Copyright © Reed Business Information, a division of Reed Elsevier Inc. All rights reserved. --This text refers to the Hardcover edition.

From Booklist

Ojibwa author Wagamese mixes cowboy lore and Native American mysticism in this affecting novel about the healing effects of family. In pursuit of a world-champion title, Joe Willie Wolfchild suffers a horrific, career-ending accident while riding a temperamental bull named C-4. His supportive family, longtime rodeo people, whisk him back to their ranch to recuperate but worry about his emotional health. Meanwhile, urban street-kid Aiden, sick and tired of his mother Claire's long string of abusive boyfriends, plans a robbery only to land in jail. Upon his release, a concerned parole officer finds a place for Aiden and his mom at the Wolfchild ranch. Claire takes to the stable family and wide-open vistas immediately, but Aiden and Joe Willie circle each other warily until they find common ground. Far from the laconic stereotype, Wagamese's chatty cowboys endlessly parse the western lifestyle and its macho code of conduct, but his soaring descriptions of the desert landscape, action-packed rodeo scenes, and reverence for hearth and home will strike a chord with readers. Joanne Wilkinson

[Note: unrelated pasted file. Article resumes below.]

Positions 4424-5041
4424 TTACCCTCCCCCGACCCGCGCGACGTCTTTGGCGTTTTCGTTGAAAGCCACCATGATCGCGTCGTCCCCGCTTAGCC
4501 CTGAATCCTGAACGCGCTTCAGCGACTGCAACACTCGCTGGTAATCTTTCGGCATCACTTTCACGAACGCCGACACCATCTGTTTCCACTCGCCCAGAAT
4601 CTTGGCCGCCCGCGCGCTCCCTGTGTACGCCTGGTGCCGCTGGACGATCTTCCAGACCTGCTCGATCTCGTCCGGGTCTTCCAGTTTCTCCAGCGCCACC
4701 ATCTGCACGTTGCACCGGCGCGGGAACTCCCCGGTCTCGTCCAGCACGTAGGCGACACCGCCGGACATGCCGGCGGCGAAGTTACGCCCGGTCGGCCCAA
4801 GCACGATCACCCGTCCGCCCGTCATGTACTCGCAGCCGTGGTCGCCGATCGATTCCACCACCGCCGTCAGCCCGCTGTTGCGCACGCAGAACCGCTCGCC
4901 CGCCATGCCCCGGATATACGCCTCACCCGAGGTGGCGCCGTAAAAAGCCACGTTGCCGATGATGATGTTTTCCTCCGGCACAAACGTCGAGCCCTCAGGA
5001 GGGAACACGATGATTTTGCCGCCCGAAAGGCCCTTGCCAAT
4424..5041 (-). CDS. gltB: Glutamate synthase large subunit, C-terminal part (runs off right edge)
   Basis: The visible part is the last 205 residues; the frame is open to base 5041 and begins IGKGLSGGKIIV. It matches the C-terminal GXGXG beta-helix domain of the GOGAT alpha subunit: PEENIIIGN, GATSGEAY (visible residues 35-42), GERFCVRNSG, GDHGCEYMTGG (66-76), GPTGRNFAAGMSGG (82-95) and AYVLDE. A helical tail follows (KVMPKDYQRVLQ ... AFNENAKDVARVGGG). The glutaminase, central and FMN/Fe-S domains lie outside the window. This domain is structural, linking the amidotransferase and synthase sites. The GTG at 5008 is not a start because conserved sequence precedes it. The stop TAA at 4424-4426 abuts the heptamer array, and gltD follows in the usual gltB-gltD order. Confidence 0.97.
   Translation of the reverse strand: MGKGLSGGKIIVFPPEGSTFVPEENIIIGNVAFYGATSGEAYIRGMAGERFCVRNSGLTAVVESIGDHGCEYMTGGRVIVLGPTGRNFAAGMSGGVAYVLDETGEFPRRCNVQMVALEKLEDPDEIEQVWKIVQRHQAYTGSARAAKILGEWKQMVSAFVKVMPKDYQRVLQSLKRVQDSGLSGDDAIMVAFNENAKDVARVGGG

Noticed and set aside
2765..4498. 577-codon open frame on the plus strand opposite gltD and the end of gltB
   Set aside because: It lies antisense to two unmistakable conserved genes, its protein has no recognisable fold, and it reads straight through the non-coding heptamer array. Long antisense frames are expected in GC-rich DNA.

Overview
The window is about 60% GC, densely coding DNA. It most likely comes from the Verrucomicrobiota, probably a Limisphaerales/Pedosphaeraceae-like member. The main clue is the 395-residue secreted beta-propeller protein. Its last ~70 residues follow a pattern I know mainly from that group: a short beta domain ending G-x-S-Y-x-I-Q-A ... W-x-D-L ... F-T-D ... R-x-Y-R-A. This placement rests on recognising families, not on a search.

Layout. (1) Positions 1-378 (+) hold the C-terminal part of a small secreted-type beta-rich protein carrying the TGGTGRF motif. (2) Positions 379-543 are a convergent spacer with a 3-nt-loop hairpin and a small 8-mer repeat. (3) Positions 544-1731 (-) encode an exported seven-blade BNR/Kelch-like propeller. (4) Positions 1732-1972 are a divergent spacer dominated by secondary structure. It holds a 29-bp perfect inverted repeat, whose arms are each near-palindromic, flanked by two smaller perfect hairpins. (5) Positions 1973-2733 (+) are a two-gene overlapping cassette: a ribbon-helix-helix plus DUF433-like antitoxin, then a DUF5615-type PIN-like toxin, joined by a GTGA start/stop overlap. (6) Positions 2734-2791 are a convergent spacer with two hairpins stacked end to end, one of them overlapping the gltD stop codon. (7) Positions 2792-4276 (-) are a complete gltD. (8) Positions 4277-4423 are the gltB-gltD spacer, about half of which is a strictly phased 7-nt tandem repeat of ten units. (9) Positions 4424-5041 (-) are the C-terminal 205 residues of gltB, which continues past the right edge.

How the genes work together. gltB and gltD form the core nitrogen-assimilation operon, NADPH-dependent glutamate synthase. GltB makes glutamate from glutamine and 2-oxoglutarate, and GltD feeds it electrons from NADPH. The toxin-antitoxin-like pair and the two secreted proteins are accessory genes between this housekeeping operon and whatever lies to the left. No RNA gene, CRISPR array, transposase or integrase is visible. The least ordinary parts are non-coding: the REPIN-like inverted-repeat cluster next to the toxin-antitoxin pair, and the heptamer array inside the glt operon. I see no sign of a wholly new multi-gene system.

Copyright © American Library Association. All rights reserved --This text refers to the Hardcover edition.

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4 of 4 people found the following review helpful
4.0 out of 5 stars Traditional Thanksgiving Oct. 9 2006
By Joel Martineau TOP 1000 REVIEWER